The accounting geniuses at the U.S. Postal Service calculate that the cost of delivering a publication rose 6% in the past year, despite lighter copy weights and various efficiency moves.
As a result, the Periodicals class was even more of a money loser in Fiscal Year 2009 than in FY 2008, according to the annual compliance report the USPS released yesterday. The class covered only 76.1% of its costs during the year that ended Sept. 30, down from 84.0% the previous year, according to Postal Service calculations.
Those results will fuel claims that Periodicals rates should be increased drastically so that publishers bear their fair share of Postal Service costs.
But the numbers will also bolster arguments that the Postal Service’s system of assigning costs to particular classes of mail is fatally flawed, especially in the case of Periodicals. (See For Periodicals, The Postal Service’s Math Doesn’t Add Up for an explanation of "automation refugees" and other flaws in the way the USPS assigns costs to the Periodicals class.)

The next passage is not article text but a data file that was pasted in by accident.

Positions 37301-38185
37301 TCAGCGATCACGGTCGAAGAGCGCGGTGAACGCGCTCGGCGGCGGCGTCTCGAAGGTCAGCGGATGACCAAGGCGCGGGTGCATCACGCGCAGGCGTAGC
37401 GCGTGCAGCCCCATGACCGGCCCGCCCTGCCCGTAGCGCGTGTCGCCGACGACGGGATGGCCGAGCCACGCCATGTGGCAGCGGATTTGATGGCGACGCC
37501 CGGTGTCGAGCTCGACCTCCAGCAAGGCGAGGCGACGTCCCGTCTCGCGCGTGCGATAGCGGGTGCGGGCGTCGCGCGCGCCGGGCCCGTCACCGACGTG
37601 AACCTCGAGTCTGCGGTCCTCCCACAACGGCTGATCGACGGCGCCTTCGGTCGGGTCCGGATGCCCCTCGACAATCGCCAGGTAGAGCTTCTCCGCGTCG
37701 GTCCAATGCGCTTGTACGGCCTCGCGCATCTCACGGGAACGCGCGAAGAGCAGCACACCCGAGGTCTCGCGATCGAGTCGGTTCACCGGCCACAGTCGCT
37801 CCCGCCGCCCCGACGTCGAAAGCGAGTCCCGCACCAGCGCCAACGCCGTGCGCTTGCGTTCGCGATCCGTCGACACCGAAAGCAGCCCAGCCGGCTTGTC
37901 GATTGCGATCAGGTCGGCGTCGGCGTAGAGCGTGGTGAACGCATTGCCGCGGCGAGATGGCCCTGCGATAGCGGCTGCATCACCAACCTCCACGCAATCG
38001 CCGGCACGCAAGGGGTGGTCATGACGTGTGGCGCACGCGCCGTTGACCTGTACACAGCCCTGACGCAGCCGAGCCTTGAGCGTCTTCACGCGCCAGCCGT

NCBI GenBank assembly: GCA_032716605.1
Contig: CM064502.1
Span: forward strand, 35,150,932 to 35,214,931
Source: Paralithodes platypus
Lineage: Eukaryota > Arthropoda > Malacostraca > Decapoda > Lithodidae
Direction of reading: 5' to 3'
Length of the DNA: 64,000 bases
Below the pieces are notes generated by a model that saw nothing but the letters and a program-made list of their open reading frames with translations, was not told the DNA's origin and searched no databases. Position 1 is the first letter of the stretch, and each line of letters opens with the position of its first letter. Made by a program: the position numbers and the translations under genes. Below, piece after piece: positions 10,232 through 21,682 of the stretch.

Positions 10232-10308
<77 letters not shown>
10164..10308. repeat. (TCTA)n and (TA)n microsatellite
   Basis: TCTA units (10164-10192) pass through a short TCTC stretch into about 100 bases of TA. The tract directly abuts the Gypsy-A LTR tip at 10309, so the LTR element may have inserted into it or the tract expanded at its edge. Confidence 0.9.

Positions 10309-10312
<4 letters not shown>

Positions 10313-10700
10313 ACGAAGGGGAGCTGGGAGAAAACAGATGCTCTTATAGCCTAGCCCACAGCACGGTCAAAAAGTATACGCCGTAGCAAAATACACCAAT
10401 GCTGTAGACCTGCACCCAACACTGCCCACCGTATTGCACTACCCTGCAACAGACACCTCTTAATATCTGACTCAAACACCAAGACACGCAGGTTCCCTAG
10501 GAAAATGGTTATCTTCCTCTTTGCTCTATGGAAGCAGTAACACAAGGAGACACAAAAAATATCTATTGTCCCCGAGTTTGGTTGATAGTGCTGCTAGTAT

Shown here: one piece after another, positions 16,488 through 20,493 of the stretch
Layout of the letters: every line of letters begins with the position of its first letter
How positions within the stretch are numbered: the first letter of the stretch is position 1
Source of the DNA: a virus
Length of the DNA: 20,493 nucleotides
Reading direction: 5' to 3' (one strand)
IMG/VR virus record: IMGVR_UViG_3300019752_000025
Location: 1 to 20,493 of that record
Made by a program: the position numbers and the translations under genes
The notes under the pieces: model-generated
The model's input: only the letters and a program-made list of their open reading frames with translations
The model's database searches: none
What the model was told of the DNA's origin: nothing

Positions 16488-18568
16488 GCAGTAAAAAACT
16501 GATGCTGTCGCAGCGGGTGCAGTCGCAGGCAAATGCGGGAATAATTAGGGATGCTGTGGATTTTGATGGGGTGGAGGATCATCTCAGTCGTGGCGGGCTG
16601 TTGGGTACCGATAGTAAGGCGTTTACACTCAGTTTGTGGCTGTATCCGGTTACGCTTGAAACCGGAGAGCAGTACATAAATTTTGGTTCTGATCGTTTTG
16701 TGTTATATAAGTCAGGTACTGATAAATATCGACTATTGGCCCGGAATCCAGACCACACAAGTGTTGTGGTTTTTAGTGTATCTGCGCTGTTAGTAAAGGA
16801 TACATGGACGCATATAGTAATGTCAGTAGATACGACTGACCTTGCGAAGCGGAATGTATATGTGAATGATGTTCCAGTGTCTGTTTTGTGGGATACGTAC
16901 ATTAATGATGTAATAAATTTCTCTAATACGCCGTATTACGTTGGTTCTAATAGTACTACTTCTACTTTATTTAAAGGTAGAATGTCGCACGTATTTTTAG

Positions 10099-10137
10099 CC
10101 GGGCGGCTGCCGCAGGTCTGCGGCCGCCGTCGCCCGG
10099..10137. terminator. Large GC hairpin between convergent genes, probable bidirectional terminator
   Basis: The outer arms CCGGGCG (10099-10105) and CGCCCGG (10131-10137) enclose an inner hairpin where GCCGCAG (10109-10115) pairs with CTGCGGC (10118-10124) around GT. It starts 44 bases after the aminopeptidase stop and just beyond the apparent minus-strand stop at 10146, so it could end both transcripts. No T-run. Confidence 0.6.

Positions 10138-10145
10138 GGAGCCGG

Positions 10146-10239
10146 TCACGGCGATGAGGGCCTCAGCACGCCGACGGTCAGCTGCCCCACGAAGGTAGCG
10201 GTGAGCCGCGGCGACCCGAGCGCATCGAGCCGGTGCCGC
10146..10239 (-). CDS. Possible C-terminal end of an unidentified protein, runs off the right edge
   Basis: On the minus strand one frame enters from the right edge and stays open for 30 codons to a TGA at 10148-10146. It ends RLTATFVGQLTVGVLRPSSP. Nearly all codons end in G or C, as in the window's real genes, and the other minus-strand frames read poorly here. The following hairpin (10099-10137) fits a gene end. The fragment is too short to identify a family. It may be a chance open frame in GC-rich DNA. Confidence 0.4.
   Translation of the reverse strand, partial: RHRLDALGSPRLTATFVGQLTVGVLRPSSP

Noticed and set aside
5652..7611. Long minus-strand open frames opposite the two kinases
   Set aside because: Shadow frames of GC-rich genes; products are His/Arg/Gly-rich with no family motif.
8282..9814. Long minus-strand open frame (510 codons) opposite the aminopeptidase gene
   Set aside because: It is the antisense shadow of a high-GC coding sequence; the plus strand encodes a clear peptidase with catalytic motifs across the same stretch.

The alleged 6% increase occurred during a period in which publications got lighter, co-mail adoption increased, and the Flats Sequencing System began taking on significant volumes -- all of which should have decreased the cost per copy. Nevertheless, the USPS reports that its average cost of handling a periodical increased from 31.7 cents to 33.7.
The new report might also prompt another look at the rules and rates that lead to inefficient Periodicals mailings. One area of focus might be the shipping of publications in sacks rather than on pallets because the USPS has recently become more aware of sacked mail’s high costs. A correspondent noted that a mailing of 500,000 catalogs (Standard class) is usually 100% palletized and dropshipped, while even huge 10-million-plus magazine co-mail pools typically create hundreds of sacks that generally are not dropshipped.
Periodicals volume dropped 8% and revenue 10% during the year. Although Periodicals rates rose about 4% in May, Periodicals revenue per piece declined 3% during the year as a result of fewer ad pages and lighter copies.
One bright spot was a 3% increase in the number of “in-county” Periodicals copies delivered by the Postal Service. Those are mostly small, non-daily newspapers, which have held up better during the recession than have big-city dailies. Some have recently switched from using a carrier force to the USPS for delivering their copies.
See also Can the Postal Service Still Afford Periodicals? for an explanation of why the USPS is better off with Periodicals than without, despite what its cost studies say.